Positive Link HIV Services has helped people living with HIV since 1994. With the grand opening of its new health clinic Tuesday, Positive Link will be able to offer clinical care for the first time. Positive Link is a program of IU Health Bloomington Hospital Community Health. It offers preventative services through education on HIV/ AIDS and testing, as well as direct services for those affected by the disease. “This is the first time that we'll actually be able to do clinical service for our clients,” said Carol Weiss-Kennedy, director of community health for IU Health Bloomington. “Many of our clients usually wait to get into primary care or to see their specialist, and that takes quite a while. Or, they're going to Indianapolis or somewhere else for their care." About 30 people gathered for the grand opening. The ceremony included tours of the facility, remarks from staff at Positive Link and a ribboncutting ceremony. Weiss-Kennedy said that previously, Positive Link was only able to offer services for prevention and care coordination, which meant connecting people with other social services. The clinic will now provide billed services, meaning clients’ insurance can be billed for the costs. Positive Link is remaining in the same building on East Miller Drive and South Henderson Street, but it will now be open for clinical services every Tuesday from 8:30 a.m. to 4:30 p.m. Weiss-Kennedy said they have the potential to add more if the need is there. Weiss-Kennedy said part of the importance of the clinic is its accessibility. The clinic is on the bus line, making it more available to the community. Julie Hiles, a care coordinator at Positive Link, led a small group on a tour of the exam room they will be utilizing. She spoke with people on the tour about what the clinic meant for Positive Link. “We’re in a much more stable place now,” Hiles said. Hiles began the ribboncutting ceremony by talking about the history of Positive Link. She began working there in 1994. At the time, Positive Link did not have a name and there were only four staff members, two of whom were part-time. Holes said HIV/AIDS was a whole different ballgame in 1994 than it is today. “When I first started as a care coordinator, most of my job was essentially planning funerals and helping people get on disability, and there wasn’t a lot of hope at that time," Hiles said. Hiles said that with good leadership, Positive Link has gone from planning funerals to working with people to get them back to work and having their own children and families. Jill Stowers, clinical lead manager of community health at Positive Link, said that historically, people have only wished for a vaccine or cure for HIV/AIDS to come along. Now, Stowers said, there’s another way. The CDC announced Sept. 27 they had scientific evidence that people who are HIV-positive and have an undetectable viral load, meaning less than 200 copies of HIV genetic material per milliliter of blood, cannot transmit the disease. SEE POSITIVE, PAGE 2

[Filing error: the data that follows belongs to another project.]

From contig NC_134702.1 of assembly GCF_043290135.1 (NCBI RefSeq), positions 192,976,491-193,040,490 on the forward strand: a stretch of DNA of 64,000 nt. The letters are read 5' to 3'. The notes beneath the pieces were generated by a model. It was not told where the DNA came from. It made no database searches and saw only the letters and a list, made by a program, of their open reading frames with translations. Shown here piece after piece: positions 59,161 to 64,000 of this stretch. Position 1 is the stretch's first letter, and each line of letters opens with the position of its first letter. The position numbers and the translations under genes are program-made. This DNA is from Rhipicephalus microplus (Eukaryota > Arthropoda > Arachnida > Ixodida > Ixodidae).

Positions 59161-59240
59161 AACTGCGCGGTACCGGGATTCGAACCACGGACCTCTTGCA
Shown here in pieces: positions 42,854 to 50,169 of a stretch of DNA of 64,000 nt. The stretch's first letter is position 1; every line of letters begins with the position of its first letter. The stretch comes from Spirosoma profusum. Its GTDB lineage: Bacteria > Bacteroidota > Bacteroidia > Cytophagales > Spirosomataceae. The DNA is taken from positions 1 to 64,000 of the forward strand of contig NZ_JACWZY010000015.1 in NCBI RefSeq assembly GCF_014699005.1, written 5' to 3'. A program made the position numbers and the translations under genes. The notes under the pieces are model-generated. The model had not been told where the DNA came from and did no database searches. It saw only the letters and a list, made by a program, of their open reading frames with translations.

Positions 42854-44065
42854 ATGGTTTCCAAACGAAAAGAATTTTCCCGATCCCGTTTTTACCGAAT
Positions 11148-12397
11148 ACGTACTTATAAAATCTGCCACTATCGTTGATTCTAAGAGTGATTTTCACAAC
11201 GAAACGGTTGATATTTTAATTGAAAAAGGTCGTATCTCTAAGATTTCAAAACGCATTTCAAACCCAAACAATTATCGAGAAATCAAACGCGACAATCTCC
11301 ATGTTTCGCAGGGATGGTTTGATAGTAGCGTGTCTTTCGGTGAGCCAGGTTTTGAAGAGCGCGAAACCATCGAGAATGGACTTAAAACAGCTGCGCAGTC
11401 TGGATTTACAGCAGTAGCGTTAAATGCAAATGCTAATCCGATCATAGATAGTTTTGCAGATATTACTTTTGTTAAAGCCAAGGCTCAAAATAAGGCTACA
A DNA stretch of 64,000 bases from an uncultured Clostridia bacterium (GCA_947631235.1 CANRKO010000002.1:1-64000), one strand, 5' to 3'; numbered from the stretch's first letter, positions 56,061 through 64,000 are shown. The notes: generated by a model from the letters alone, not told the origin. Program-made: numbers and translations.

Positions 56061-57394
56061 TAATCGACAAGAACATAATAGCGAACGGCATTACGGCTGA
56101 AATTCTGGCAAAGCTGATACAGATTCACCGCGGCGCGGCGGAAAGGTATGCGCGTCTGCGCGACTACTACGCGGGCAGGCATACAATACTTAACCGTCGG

Indiana Daily Student